30 JULY 1921, Page 15


[To THE EDITOR Or THE " SPECRATOR."] SIR,—Yon alluded a few weeks ago to pictures painted by Pope. I have only recently met with the enclosed extract, which I forward in case you should find it of interest.—I am, Sir, &c., "Lives of British Painters, by Allan Cunningham. Vol. I., p. -21. 1830. 'Reynolds.'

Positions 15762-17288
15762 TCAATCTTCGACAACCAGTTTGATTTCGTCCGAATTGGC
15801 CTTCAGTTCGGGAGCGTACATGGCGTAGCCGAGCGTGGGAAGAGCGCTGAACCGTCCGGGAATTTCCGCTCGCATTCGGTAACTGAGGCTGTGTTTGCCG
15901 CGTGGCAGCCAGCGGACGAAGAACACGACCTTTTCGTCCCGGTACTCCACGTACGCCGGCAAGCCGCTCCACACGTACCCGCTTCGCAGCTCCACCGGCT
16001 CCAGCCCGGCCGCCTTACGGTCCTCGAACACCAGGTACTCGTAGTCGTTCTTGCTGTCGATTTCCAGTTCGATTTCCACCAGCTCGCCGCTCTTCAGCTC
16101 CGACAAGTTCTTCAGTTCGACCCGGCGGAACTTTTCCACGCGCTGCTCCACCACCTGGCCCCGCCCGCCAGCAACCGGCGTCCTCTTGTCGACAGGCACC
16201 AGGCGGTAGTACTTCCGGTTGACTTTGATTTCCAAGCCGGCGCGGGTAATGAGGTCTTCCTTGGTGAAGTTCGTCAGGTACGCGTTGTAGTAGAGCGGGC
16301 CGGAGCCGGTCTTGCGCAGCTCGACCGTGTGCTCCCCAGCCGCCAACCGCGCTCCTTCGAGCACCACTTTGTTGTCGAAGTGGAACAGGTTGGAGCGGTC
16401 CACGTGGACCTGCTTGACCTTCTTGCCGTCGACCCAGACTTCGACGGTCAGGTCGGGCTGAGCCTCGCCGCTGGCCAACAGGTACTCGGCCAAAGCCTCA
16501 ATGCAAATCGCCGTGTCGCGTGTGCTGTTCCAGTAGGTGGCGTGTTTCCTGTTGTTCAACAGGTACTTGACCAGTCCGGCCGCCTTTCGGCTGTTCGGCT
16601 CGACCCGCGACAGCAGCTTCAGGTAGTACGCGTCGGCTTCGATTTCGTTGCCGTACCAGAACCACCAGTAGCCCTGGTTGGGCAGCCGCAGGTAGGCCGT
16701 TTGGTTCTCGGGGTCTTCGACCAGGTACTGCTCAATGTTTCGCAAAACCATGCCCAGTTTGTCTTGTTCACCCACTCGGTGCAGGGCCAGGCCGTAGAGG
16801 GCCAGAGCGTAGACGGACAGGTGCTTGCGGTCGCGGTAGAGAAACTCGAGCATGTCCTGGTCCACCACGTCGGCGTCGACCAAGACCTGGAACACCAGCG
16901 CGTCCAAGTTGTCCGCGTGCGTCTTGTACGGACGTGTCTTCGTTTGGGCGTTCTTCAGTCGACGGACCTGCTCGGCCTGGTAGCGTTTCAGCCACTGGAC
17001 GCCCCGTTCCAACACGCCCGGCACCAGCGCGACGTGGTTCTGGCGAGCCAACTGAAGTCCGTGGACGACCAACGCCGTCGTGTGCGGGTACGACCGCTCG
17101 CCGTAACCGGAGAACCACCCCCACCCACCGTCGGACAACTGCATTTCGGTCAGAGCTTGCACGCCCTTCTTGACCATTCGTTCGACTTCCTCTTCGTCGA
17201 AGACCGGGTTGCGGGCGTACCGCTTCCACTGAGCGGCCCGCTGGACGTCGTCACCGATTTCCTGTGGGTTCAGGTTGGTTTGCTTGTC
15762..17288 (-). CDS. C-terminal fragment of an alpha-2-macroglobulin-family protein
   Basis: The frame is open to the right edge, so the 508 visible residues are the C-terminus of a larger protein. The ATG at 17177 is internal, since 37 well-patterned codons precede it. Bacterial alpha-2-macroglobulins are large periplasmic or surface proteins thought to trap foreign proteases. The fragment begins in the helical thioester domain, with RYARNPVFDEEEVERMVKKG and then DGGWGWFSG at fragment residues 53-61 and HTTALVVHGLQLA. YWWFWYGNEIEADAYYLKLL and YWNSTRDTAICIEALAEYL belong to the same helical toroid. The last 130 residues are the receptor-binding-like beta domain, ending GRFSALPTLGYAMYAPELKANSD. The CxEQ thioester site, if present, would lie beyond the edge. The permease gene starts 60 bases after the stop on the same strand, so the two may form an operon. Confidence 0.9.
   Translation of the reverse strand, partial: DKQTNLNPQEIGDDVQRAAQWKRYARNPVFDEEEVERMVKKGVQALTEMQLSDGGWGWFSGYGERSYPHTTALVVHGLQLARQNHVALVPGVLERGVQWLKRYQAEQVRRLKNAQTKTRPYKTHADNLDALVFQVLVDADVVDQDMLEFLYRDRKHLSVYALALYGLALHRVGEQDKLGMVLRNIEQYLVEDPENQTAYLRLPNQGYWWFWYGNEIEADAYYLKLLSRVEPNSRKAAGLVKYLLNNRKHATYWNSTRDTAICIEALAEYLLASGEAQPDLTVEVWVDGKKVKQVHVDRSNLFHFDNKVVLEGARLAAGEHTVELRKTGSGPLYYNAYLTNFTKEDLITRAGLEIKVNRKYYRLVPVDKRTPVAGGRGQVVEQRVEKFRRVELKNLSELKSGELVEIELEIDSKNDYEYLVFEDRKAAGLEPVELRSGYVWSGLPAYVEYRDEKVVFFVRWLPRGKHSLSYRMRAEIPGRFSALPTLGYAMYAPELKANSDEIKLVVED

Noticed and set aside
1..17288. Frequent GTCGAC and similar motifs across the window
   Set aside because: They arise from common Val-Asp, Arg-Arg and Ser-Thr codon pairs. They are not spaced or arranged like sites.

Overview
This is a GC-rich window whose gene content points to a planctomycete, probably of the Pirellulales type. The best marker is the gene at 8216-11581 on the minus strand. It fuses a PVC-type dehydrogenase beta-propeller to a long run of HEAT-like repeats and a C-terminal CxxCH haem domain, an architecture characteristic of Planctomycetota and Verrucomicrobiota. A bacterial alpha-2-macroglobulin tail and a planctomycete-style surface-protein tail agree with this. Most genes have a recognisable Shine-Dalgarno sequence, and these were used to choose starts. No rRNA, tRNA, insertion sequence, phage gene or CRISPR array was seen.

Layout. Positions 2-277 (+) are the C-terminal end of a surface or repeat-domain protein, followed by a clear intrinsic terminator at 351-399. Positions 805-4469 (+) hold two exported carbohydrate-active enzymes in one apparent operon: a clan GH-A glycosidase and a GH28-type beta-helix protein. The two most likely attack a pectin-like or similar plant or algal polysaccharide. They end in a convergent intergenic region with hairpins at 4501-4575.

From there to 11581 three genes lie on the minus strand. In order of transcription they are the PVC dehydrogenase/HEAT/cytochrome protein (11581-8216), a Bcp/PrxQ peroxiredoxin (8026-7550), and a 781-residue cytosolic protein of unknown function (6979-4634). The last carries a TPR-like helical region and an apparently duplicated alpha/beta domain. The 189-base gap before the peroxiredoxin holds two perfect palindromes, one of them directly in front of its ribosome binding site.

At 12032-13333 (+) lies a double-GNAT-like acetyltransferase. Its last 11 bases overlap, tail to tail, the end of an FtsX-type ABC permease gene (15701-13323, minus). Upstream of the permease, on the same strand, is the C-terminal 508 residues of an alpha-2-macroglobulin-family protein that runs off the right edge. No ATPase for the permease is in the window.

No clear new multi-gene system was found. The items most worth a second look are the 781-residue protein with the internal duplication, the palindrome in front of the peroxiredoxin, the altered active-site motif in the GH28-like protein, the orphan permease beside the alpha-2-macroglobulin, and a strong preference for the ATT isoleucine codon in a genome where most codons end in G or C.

I have already said that R. was an admirer of Pope. A fan which the poet presented to Martha Blount, and on which be had painted with his own hand the story of Cephalus and Procris with the motto, 'Aura Veni,' was to be sold by auction, and Sir Joshua sent a person to bid for it as far as 30 guineas. The messenger imagined that he said 30 shillings and allowed the relic to go for two pounds; a profit, however, was allowed to the purchaser and it was put into the hands of the President. See,' said he to his pupils who gathered round him, 'see the painting of Pope—this must always be the case when the work is taken up from idleness and is laid aside when it ceases to amuse; it is like the work of one who paints only for amusement. Those who are resolved to excel must go to their work, willing or unwilling, morning, noon and night; they will find it to be no play, but very hard labour.' This fan was afterwards stolen out of his study; as a relique of that import- ance cannot be openly displayed to the world by the person who abstracts it, it is not easy to imagine what manner of enthusiast the thief could be."